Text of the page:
In 1992, I started using a tube over my penis with a clip at the bottom. The tube was secured to the penis by a rubber band. This was quite good except when the tube became full, it would suddenly come off and wet my shorts. I used this method for over two years. Just a few months before my bladder enlargement operation, I changed to a condom but it did not help.
I faced many problems when I had incontinence. I was teased by many of my classmates in school. I could not attend physical education lessons. I disliked outings for fear of my problem being noticed by people. I stood away form people as much as possible, especially in crowded areas. When it was not possible, I noticed that people gave me funny looks and sometimes covered their noses. I wore only dark coloured pants so that those wet patches could not be seen. I was totally helpless when my pants dried and the odour was still there. As a result, I had to be cautious and took steps to prevent dribbling. I drank very little when travelling and choose a table near toilets when I was eating out. I even avoided crowded and air-conditioned public transport when my pants were wet. I could not sit in one place for a long time as I would become very restless and irritable, and this affected my studies a lot.
In 1996, my father met Dr Peter H C Lim at a Public Forum on Incontinence organised by the Society for Continence Singapore. My father later took me to his clinic for an examination and Dr Lim suggested an operation to enlarge my bladder to solve my problem. Before the operation could take place, I had to learn to self-catheterise, just in case my sphincter becomes too strong after the surgery. Self-catheterisation was painless and easy. After six months, I was ready for the surgery.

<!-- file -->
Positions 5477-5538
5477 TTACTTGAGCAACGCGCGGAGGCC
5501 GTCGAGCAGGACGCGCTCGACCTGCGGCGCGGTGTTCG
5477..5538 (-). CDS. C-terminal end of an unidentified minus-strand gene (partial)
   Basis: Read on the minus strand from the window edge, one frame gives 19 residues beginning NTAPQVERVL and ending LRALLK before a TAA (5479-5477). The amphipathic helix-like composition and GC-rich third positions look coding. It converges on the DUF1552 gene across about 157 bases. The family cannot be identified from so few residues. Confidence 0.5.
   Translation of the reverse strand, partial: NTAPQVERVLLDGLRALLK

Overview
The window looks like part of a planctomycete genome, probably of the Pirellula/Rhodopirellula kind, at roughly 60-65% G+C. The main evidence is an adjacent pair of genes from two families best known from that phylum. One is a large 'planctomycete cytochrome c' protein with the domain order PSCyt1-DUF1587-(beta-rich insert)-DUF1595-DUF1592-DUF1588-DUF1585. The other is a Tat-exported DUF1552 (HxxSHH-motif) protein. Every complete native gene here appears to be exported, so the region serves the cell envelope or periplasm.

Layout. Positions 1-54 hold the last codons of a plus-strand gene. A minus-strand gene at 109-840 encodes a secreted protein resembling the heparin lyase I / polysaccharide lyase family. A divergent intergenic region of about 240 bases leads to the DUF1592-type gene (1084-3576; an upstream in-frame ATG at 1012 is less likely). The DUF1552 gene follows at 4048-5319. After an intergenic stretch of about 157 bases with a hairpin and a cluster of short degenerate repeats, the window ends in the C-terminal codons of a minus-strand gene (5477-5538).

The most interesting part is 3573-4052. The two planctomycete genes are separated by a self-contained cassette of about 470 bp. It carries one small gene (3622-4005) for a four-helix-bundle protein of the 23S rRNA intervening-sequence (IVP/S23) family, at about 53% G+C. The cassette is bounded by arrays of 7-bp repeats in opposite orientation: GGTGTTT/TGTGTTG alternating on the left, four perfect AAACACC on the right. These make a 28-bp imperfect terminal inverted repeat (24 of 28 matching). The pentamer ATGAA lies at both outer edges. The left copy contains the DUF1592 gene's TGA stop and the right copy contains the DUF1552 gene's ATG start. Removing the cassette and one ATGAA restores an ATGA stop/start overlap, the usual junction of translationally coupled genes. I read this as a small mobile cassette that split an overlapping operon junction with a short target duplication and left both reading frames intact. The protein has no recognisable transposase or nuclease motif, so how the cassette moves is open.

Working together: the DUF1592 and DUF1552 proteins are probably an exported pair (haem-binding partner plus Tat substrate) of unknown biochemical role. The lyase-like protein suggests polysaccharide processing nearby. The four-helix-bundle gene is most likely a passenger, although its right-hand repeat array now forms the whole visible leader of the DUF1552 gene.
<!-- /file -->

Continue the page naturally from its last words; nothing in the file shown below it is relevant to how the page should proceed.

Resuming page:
Dr Peter H C Lim operated on me on 30 October 1997. I stayed in hospital for about a month. I started self-catheterisation thereafter for about a month to remove mucus in the bladder. Now I do not dribble at all and I am taking cranberry juice to reduce mucus secretion.
I am now leading a normal life and enjoying activities, which I was deprived of in my childhood. I am no longer self-conscious and I am very happy. My only advice to sufferers like myself is to come forward and seek help. There is nothing embarrassing about incontinence. It is just a disorder like any other. I would like to thank the Society for Continence Singapore for giving me an opportunity to share my experience.